In an exciting new partnership with the Capital Crime Writers of Ottawa, the Classic Theatre Festival, in conjunction with its mystery thriller Dial M for Murder (running August 8 to 31) is hosting a series of pre-show readings with some of Canada’s top crime and mystery writers.
The Saturday Night Specials, taking place over three consecutive weekends at 7 pm (before the 8 pm performance of Dial M for Murder) will feature a pair of authors reading from their works, an opportunity to ask questions, purchase books, and get them signed, all under the pre-show tent at the Classic Theatre Festival’s venue at 54 Beckwith Street East. Entrance to the readings is free for Festival ticketholders and $10 for non-ticket holders.
“Mystery on the stage, crime writers, and a warm summer evening,” says Michael Murphy of Capital Crime Writers, makes for “a Saturday Night Special to die for.” The Ottawa-based group has been in existence since 1988, when it was founded by Linda Wiken and Audrey Jessup.
Barbara Fradkin and Vicki Delany
The premiere Saturday Night Special on August 16 will be hosted by Barbara Fradkin and Vicki Delany. Fradkin is a retired psychologist and two-time winner of the Arthur Ellis Best Novel Award. The prolific author has published numerous short stories and eleven mysteries (two Cedric O’Toole novellas and nine in the gritty, award-winning novel series featuring quixotic Ottawa Police Inspector Michael Green). Two new books are in production, including the tenth Inspector Green novel, None so Blind, due out in October.
Fradkin’s co-host, Vicky Delany, is one of Canada’s most prolific and varied crime writers. Under Cold Stone is the seventh book in the Smith & Winters police series. She also writes the light-hearted Klondike Gold Rush books and novels of gothic suspense. Having taken early retirement from her job as a systems analyst, Vicki enjoys the rural life in bucolic, Prince Edward County, Ontario. According to the London Free Press, “It’s a crime not to read Delany.”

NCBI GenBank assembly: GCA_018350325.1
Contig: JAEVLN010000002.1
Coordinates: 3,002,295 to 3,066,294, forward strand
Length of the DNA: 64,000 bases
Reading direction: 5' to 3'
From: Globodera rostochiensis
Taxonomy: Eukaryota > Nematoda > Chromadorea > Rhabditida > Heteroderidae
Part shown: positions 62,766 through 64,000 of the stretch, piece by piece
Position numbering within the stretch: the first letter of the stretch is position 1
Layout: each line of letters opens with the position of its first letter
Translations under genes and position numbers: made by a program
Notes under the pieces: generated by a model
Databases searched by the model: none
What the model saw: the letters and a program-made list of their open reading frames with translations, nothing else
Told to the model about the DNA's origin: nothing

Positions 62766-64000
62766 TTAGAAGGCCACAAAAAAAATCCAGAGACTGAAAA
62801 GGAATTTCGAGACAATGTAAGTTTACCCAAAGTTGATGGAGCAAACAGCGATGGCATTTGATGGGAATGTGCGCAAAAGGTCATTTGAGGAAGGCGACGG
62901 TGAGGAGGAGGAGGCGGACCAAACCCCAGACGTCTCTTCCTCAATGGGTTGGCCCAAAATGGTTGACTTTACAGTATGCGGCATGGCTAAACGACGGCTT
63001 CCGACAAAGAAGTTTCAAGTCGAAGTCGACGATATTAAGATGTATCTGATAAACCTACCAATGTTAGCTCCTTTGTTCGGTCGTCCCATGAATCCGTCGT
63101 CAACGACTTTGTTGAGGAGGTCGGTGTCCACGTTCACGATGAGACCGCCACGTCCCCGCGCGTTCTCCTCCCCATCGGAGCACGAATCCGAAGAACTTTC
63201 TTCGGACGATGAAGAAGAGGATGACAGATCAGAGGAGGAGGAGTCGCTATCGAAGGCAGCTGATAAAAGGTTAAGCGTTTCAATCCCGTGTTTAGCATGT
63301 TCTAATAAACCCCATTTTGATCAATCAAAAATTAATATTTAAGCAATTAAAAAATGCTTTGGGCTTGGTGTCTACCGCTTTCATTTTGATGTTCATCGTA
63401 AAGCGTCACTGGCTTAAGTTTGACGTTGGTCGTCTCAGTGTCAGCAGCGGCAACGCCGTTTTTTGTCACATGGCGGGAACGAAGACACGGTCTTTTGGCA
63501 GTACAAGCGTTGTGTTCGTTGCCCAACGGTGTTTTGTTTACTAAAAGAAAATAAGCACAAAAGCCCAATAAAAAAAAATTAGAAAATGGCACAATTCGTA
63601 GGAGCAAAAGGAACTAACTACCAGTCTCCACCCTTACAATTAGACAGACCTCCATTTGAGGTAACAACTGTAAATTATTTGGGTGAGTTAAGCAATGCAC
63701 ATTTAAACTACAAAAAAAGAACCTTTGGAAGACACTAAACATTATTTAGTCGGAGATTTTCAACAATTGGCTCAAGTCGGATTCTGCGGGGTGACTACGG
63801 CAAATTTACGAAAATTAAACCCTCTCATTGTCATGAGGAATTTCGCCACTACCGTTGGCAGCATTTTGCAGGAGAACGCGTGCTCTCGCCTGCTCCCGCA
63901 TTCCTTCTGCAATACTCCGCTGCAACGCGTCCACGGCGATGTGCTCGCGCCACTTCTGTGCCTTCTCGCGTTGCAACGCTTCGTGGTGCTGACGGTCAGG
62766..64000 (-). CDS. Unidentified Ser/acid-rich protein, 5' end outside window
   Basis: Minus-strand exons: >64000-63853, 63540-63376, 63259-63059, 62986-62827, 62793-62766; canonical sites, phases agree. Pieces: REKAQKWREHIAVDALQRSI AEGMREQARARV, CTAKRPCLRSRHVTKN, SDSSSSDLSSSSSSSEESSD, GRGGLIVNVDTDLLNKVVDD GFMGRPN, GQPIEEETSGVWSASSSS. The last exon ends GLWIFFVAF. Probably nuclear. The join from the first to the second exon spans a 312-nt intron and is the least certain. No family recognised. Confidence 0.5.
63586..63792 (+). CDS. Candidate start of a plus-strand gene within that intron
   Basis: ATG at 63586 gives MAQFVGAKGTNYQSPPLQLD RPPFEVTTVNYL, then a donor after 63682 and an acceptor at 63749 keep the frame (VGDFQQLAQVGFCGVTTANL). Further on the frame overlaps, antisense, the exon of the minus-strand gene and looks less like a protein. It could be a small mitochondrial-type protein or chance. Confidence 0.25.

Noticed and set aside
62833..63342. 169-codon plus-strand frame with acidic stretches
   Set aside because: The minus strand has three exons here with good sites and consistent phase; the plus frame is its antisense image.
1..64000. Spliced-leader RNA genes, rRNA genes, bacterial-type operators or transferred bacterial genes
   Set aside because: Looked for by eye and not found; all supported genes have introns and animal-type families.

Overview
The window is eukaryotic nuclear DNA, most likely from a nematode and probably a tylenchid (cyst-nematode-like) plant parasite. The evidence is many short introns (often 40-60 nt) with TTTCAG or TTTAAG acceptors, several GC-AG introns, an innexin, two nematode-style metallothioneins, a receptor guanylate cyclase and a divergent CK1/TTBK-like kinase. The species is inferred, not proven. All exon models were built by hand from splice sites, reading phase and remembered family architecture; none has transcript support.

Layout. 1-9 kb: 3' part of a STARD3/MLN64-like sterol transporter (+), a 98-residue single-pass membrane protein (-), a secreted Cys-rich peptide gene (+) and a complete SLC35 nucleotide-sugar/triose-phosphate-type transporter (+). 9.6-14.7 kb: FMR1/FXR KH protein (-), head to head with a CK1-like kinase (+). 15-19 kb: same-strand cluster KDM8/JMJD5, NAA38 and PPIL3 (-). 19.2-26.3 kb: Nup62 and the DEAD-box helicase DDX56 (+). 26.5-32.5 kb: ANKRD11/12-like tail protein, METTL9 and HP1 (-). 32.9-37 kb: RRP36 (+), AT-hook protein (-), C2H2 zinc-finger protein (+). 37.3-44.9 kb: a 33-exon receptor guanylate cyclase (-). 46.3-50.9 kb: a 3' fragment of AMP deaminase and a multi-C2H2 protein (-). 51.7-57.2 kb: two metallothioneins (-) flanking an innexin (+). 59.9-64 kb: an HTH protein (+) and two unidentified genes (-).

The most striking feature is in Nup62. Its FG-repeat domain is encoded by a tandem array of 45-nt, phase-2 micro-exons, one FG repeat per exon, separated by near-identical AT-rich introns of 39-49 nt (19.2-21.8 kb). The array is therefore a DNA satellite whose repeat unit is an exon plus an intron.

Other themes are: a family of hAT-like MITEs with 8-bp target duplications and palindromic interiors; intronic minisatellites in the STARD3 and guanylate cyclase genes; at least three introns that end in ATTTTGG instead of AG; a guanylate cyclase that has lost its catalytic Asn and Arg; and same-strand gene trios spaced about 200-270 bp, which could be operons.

R.J. Harlick and Linda Wiken
On Saturday, August 23, the reading series continues with R.J. Harlick and Linda Wiken. Harlick writes the popular wilderness-based Meg Harris mystery series set in the wilds of Quebec, which so far has six titles to its name. The 4th, Arctic Blue Death was a finalist for the 2010 Arthur Ellis Award for Best Novel. The latest, Silver Totem of Shame, has been named one of the top ten summer crime fiction reads by The Globe and Mail.
Wiken is a former mystery bookstore owner in Ottawa. Writing as Erika Chase, she has penned four books in the Ashton Corners Book Club Mysteries and is working on the fifth. Book Fair and Foul came out earlier this month. She is also working on the Culinary Capers Mysteries, which will debut next year under her own name. She also maintains a blogsite, Mystery Maven Canada, with news, schmooze and reviews about Canadian mystery writers.
Brenda Chapman and Thomas Curran
The closing set of readings on August 30 will feature Brenda Chapman and Thomas Curran. Chapman began her writing career with the Jennifer Bannon mysteries for young adults. Hiding in Hawk’s Creek, the second in the series, was shortlisted by the Canadian Library Association for the 2006 children’s book of the year. Her first adult mystery In Winter’s Grip was released by Dundurn in 2010. Brenda currently has two series on the go: Cold Mourning is the first in the Stonechild and Rouleau police procedural (Dundurn 2014) and Butterly Kills will be released in 2015. The Anna Sweet mysteries from Grass Roots Press are novellas set in Ottawa. My Sister’s Keeper, the first in this series, was shortlisted for a 2014 Arthur Ellis award.
Curran is well-known for his three Inspector Stride novels, set in the post-war, pre-Confederation Newfoundland of the late 1940s. Before writing mysteries, Curran spent more than two decades as a Senior Researcher and Writer at the Library of Parliament in Ottawa. A Newfoundlander at heart, the Ottawa writer spends as much time down east as he can manage, both for personal renewal and research purposes.
“We love partnering with such fine talent, because the root of good theatre is good writing: without that, there is not a lot for actors to play and for directors to interpret,” says the Festival’s Artistic Producer, Laurel Smith.
Admission to the readings is connected to purchasing a ticket to the Festival’s evening performance, and priority seating will be provided to Festivalgoers. Those who would like to attend the readings only can pay a $10 cash admission at the door.
To purchase tickets to the evening reading and performance, call 1-877-283-1283 or visit www.classictheatre.ca.